A few weeks ago, the New York Times published “An Adult’s Guide to Social Skills, for Those Who Were Never Taught”, an interesting read for all educators who want to go beyond the mere teaching of a given subject.
Granted, it’s essential to teach students all they need to know about math, languages, biology, physics, chemistry, history, geography and so on. Getting to know a little bit about nature, life, and culture and how they are approached by different branches of science (including social sciences and humanities) will help students find what they like and maybe choose a future profession.
But a good life is not all about finding the right profession or your true calling, especially in times like these, when one might change their profession and reinvent their career every decade, or even more often than that. Grown-up life is also about building and maintaining relationships, and empathy is a key skill that can help us relate better to other people, understand their reactions, their concerns, and their emotions.
Read more: How to enhance students’ work-ready skills
3 Great ideas on how to teach empathy to K-12 students
When we talk about empathy (and other aspects of emotional intelligence, such as self-awareness, self-regulation, motivation, and socialization), we tend to see it as an innate ability: you either have it or you don’t.
However, empathy can be taught and the earlier we teach it, the better.
In K-12 education, teaching empathy might help students deal with their insecurities, improve their self-esteem and boost their abilities to make friends.
Let’s see how we can teach empathy in schools and better prepare our students for adulthood:
Teaching students about other cultures is becoming increasingly important in an already diverse and interconnected society. Learning about other cultures might show students that we are not all that different and might help them focus on things we have in common, such as shared values and ideals, instead of rejecting differences and perceiving them as threats.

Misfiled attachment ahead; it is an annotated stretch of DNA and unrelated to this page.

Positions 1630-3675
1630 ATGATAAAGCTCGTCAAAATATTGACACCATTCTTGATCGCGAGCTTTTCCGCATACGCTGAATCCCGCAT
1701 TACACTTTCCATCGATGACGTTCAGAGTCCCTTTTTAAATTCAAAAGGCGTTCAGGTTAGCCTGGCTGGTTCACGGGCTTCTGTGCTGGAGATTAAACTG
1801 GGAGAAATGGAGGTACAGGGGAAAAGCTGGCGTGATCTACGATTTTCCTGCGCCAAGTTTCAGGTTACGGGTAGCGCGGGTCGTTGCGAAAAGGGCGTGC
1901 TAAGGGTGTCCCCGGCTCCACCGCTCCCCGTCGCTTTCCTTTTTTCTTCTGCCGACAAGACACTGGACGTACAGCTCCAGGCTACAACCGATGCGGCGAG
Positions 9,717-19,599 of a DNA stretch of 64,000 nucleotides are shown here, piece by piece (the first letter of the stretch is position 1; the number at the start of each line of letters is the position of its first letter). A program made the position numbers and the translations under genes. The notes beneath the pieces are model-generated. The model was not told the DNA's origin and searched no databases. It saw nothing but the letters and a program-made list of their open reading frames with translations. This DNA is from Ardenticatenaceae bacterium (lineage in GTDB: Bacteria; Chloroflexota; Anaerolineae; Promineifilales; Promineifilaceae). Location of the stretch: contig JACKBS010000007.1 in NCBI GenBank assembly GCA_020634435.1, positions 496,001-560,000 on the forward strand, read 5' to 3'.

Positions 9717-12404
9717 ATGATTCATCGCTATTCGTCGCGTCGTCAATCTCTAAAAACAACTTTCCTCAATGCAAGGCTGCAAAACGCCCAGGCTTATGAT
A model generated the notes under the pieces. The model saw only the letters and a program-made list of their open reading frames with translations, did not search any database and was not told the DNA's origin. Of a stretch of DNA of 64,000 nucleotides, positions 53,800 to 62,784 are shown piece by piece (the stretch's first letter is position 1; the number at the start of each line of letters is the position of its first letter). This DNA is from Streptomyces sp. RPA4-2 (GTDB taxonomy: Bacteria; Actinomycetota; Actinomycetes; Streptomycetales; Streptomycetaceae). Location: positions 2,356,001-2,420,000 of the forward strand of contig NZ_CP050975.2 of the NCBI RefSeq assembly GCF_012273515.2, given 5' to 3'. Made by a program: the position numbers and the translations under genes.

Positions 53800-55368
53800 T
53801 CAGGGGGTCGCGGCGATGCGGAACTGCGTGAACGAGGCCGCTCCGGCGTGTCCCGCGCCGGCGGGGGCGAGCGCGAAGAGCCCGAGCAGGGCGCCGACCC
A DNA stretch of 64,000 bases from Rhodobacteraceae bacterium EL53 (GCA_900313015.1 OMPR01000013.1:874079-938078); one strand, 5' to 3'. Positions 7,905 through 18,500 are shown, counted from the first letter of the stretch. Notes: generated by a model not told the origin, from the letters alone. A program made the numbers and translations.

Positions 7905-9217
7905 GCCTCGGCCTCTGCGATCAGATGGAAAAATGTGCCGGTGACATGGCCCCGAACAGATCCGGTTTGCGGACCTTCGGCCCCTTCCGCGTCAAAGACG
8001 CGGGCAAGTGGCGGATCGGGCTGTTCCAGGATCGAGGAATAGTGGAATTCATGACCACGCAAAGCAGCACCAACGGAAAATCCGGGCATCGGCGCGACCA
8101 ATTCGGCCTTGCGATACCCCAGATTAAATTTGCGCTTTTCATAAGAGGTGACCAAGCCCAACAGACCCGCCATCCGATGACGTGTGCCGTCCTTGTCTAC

Embracing cultural diversity is an enriching experience for both children and adults because being exposed to different ways of thinking and different ways of seeing life might help us tackle problems from another point of view and identify “out of the box” solutions.
For example, the next idea is inspired by the traditions of a different culture.
An empty chair program
It is a concept inspired by a Yiddish tradition during Passover Meal when families leave an empty chair at the table for someone dear who passed away. It’s a way of coping with grief, mourning, and a manner of keeping the memory alive.
You can implement this program in any classroom, but also in school board meetings, assemblies, or even PTA meetings. The concept is to have an empty chair for those who could not attend the meeting or the class.
For instance, when a child is sick and unable to come to school for a few days, an empty chair will remind their colleagues that they might miss out on things happening those days. Maybe some will feel encouraged to call their colleague to catch up.
When important decisions are made in a meeting or an assembly, an empty chair will remind those who are present to take into account the point of view of those who are absent.
A restorative practices program
It is an excellent approach to conflict-resolution and it might help students improve their relationship with colleagues. The core idea of this program is to look for solutions instead of punishments for bad behavior.
For example, when a student hurts a colleague, using aggressive words or aggressive behavior, instead of punishing the one who made the mistake, this approach suggests spending time with both to identify the root cause of the aggressive behavior and understand the situation. The next step is trying to identify remedial solutions for the relationship.
In a nutshell, this is all about teaching children how to cope with difficult situations and how to fix relationships.
As adults, we need to manage conflicts. Knowing how to cope with difficult personalities is very important in our professional and personal lives.
Read more: Transforming our schools through empathy
Do not disregard social skills in K-12 education, as they shape the adults of tomorrow. And we would all like to live in a nicer, kinder, and more empathetic world!
Veronica is a University lecturer with years of experience in language learning, a translator and interpreter, and a life-long learner.